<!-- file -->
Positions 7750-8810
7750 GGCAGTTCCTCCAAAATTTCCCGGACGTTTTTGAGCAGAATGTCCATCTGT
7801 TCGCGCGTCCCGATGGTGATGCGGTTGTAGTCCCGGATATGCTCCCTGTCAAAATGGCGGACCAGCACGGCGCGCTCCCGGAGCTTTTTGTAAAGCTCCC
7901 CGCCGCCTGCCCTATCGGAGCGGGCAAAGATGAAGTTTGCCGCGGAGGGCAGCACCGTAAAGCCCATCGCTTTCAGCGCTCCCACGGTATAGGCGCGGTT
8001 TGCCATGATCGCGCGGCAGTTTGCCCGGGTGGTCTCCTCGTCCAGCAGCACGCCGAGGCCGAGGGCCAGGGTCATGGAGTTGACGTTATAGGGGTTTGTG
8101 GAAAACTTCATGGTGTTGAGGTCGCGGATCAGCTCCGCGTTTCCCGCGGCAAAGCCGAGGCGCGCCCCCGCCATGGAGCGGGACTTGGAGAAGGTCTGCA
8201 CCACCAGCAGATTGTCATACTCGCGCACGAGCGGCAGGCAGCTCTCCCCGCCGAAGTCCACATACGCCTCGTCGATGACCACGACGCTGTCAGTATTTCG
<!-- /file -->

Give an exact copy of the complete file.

Positions 7750-8810
7750 GGCAGTTCCTCCAAAATTTCCCGGACGTTTTTGAGCAGAATGTCCATCTGT
7801 TCGCGCGTCCCGATGGTGATGCGGTTGTAGTCCCGGATATGCTCCCTGTCAAAATGGCGGACCAGCACGGCGCGCTCCCGGAGCTTTTTGTAAAGCTCCC
7901 CGCCGCCTGCCCTATCGGAGCGGGCAAAGATGAAGTTTGCCGCGGAGGGCAGCACCGTAAAGCCCATCGCTTTCAGCGCTCCCACGGTATAGGCGCGGTT
8001 TGCCATGATCGCGCGGCAGTTTGCCCGGGTGGTCTCCTCGTCCAGCAGCACGCCGAGGCCGAGGGCCAGGGTCATGGAGTTGACGTTATAGGGGTTTGTG
8101 GAAAACTTCATGGTGTTGAGGTCGCGGATCAGCTCCGCGTTTCCCGCGGCAAAGCCGAGGCGCGCCCCCGCCATGGAGCGGGACTTGGAGAAGGTCTGCA
8201 CCACCAGCAGATTGTCATACTCGCGCACGAGCGGCAGGCAGCTCTCCCCGCCGAAGTCCACATACGCCTCGTCGATGACCACGACGCTGTCAGTATTTCG